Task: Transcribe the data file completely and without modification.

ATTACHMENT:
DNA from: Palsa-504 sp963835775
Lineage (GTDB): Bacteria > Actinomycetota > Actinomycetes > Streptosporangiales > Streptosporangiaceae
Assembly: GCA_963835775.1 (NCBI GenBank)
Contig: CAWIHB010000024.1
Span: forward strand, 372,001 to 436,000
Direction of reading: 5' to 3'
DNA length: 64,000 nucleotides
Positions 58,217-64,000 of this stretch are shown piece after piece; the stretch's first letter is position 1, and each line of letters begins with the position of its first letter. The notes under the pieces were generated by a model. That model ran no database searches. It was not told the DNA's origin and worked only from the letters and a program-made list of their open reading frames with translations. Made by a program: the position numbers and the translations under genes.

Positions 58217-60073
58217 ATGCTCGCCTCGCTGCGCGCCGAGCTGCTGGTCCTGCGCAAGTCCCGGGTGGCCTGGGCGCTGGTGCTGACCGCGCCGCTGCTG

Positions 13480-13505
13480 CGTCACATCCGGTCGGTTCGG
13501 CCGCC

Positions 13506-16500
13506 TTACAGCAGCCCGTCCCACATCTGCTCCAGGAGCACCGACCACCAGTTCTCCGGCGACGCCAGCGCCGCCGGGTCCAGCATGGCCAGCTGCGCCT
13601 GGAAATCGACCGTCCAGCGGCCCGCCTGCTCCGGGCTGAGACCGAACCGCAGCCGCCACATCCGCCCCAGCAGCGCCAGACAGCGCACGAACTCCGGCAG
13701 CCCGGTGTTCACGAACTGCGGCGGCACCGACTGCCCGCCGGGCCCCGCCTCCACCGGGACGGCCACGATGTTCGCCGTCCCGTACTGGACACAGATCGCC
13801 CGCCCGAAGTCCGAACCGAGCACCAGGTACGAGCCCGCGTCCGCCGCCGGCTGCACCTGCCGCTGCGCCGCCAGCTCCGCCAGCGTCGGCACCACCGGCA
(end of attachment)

DNA from: Palsa-504 sp963835775
Lineage (GTDB): Bacteria > Actinomycetota > Actinomycetes > Streptosporangiales > Streptosporangiaceae
Assembly: GCA_963835775.1 (NCBI GenBank)
Contig: CAWIHB010000024.1
Span: forward strand, 372,001 to 436,000
Direction of reading: 5' to 3'
DNA length: 64,000 nucleotides
Positions 58,217-64,000 of this stretch are shown piece after piece; the stretch's first letter is position 1, and each line of letters begins with the position of its first letter. The notes under the pieces were generated by a model. That model ran no database searches. It was not told the DNA's origin and worked only from the letters and a program-made list of their open reading frames with translations. Made by a program: the position numbers and the translations under genes.

Positions 58217-60073
58217 ATGCTCGCCTCGCTGCGCGCCGAGCTGCTGGTCCTGCGCAAGTCCCGGGTGGCCTGGGCGCTGGTGCTGACCGCGCCGCTGCTG

Positions 13480-13505
13480 CGTCACATCCGGTCGGTTCGG
13501 CCGCC

Positions 13506-16500
13506 TTACAGCAGCCCGTCCCACATCTGCTCCAGGAGCACCGACCACCAGTTCTCCGGCGACGCCAGCGCCGCCGGGTCCAGCATGGCCAGCTGCGCCT
13601 GGAAATCGACCGTCCAGCGGCCCGCCTGCTCCGGGCTGAGACCGAACCGCAGCCGCCACATCCGCCCCAGCAGCGCCAGACAGCGCACGAACTCCGGCAG
13701 CCCGGTGTTCACGAACTGCGGCGGCACCGACTGCCCGCCGGGCCCCGCCTCCACCGGGACGGCCACGATGTTCGCCGTCCCGTACTGGACACAGATCGCC
13801 CGCCCGAAGTCCGAACCGAGCACCAGGTACGAGCCCGCGTCCGCCGCCGGCTGCACCTGCCGCTGCGCCGCCAGCTCCGCCAGCGTCGGCACCACCGGCA